Patti Smith’s rioting pussy in 1978


 
Patti Smith’s pussy has been rioting for 4 decades now and this clip from 1978 is a reminder of just much of a rock warrior she was and has always been.

This all-too-brief clip is from a 1978 PBS television fundraiser, The Night Of The Empty Chairs, organized by Leonard Bernstein in support of Amnesty International and in protest of political oppression across the globe.

Patti began her performance by reading a poetic declaration from Czech band Plastic People Of The Universe, who had for many years experienced unrelenting oppression in their homeland.

In the sixties there was a piece called HUNDRED PER CENT that the Plastic People of the Universe writ.  After a decade of harassment, censorship, mace, lice - they were arrested in the Spring of 1977.  All their work - the technology of their work - everything built on blood and sweat, was confiscated, which brought another blow in the face, which mouths the tongue of love. Rock ‘n’ roll: the universal language of freedom.

In the harsh light of recent events involving Pussy Riot, these words have never seemed more timely or more true.

A HUNDRED PER CENT - REVISITED

They’re afraid of the old for their memory. 
They’re afraid of the young for their ideas - ideals.
They’re afraid of funerals - of flowers - of workers -
of churches - of party members - of good times.
They’re afraid of art - they’re afraid of art.
They’re afraid of language - communication.
They’re afraid of theater.
They’re afraid of film - of Pasolini - of God/dard.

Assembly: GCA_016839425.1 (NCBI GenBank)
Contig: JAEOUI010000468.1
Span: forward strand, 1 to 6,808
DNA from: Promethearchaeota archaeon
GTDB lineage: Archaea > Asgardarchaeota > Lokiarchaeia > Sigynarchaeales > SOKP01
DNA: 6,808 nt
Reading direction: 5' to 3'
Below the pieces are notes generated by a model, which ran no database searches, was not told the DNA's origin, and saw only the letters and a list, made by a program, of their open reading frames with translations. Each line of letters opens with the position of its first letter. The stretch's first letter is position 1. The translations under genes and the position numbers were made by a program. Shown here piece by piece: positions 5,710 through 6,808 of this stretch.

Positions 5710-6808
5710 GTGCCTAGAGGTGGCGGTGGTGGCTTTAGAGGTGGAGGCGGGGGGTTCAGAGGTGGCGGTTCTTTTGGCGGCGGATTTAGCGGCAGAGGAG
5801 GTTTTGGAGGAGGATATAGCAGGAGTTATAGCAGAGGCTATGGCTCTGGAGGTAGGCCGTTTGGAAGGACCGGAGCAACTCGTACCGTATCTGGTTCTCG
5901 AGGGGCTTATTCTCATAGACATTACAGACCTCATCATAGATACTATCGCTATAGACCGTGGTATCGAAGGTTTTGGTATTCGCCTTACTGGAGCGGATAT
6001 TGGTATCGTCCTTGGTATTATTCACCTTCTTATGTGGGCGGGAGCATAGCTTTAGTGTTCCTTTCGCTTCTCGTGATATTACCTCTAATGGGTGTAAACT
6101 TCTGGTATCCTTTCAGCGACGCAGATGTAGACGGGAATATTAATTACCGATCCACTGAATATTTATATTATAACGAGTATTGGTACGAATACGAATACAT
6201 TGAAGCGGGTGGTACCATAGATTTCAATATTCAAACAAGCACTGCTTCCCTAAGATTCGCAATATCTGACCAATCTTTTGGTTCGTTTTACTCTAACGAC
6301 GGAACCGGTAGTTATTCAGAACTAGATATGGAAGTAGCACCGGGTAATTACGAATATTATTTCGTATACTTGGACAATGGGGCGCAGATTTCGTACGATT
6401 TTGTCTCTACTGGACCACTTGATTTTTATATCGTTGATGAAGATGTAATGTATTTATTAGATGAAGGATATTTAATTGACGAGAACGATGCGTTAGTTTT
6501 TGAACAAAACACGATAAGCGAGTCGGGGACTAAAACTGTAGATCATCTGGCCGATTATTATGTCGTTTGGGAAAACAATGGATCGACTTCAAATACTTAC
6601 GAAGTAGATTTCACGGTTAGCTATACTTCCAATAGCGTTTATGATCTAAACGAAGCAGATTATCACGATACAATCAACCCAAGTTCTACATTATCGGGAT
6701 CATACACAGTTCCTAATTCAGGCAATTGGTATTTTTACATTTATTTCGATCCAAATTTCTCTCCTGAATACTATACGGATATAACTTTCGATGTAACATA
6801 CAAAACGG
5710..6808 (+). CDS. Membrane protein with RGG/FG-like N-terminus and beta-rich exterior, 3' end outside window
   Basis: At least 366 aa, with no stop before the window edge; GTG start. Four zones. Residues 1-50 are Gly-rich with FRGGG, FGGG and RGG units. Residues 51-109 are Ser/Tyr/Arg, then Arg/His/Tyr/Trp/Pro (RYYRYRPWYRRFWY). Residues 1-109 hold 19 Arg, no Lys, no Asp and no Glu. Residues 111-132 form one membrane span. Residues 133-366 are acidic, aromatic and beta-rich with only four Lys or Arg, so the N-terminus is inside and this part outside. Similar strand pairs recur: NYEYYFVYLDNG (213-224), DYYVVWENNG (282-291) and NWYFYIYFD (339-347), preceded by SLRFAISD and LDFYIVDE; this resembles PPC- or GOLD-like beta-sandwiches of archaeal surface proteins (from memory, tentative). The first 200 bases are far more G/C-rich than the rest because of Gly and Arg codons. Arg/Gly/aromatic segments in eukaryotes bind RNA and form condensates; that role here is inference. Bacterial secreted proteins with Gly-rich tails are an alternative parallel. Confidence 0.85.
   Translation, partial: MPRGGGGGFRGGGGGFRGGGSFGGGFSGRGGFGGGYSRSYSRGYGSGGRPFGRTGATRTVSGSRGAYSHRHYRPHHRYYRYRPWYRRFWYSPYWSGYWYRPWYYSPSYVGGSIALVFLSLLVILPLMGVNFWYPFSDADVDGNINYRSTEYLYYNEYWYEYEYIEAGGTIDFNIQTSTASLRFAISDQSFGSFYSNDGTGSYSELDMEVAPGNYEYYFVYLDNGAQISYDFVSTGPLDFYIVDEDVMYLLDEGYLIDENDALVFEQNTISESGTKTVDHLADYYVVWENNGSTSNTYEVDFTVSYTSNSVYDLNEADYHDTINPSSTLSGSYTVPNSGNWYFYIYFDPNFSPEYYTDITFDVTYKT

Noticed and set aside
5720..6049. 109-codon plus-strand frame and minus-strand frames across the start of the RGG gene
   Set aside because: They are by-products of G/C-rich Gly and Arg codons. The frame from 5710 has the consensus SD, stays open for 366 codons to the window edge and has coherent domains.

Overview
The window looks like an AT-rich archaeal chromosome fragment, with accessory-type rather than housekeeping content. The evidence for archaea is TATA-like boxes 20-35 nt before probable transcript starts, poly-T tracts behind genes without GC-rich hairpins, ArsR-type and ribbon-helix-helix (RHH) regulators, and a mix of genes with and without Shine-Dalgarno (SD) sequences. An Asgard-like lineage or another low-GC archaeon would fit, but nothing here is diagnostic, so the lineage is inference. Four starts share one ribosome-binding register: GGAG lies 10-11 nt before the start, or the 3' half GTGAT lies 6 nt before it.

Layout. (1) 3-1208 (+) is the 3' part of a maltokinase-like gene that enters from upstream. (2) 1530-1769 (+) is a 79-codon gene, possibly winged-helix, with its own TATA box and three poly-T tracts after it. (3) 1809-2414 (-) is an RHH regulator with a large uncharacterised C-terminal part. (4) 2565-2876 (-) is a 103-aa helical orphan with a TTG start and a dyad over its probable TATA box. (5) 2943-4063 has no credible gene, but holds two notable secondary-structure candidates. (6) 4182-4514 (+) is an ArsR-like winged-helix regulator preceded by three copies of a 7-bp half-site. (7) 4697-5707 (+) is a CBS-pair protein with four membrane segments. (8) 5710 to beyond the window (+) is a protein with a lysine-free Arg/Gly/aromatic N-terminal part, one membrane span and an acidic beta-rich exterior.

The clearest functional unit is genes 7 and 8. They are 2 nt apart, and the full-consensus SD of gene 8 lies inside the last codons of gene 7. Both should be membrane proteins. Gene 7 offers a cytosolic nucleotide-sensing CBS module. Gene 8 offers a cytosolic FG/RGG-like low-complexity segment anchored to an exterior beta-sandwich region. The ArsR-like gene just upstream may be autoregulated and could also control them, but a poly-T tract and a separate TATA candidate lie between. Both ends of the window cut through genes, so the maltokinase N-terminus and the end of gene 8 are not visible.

of painters - of musicians - of stones and sculptors.

They’re afraid.
They’re afraid of radio stations.
They’re afraid of technology, free float form of
information. Paris Match - Telex - Guttenburg - Xerox
- IBM - wave lengths.
They’re afraid of telephones.
They’re afraid.
They’re afraid to let the people in. 
They’re afraid to let the people out.
They’re afraid of the left.
They’re afraid of the right.
They’re afraid of the sudden departure of Soviet
troops - of change in Moscow - of facing the strange -
of spies - of counterspies.
They’re afraid.
They’re afraid of their own police.
They’re afraid of guitar players.
They’re afraid of athletes - of Olympics - of the
Olympic spirit - of saints - of the innocence of
children. 
They’re afraid. 
They’re afraid of political prisoners. 
They’re afraid of prisoners families - of conscience -
of science.
They’re afraid of the future.
They’re afraid of tomorrow’s morning.
They’re afraid of tomorrow’s evening.
They’re afraid of tomorrow.
They’re afraid of the future.
They’re afraid of stratocasters - of telecasters.
They’re afraid of rock ‘n’ roll.
What does he mean, even rock bands?  Even rock bands?
Rock bands more than anybody else suffer from
political repression. 
They’re afraid.
They’re afraid of rock ‘n’ roll - of telecasters - of
stratocasters - of old age - in the streets - behind
the locked doors.
They’re afraid of what they’ve written - of what
they’ve said - of fire - of water - of wind - of slow
- of snow - of love - excretion.
They’re afraid of noise - of peace - of silence - of
grief - of joy - of language - of laughter - of
pornography - of honest and upright - they’re uptight.

They’re afraid of lone and learn and learned people.
They’re afraid of human rights and Karl Marx and raw
power.
They’re afraid of socialism. 
They’re afraid of rock ‘n’ roll.
They’re afraid of rock ‘n’ roll.
They’re afraid of rock ‘n’ roll.
They’re afraid of rock ‘n’ roll.

AND WHY THE HELL ARE WE AFRAID OF THEM?

Patti Smith Group guitarist Ivan Kral, who is Czech, provides some vocal back-up.
 

Posted by Marc Campbell

 

 

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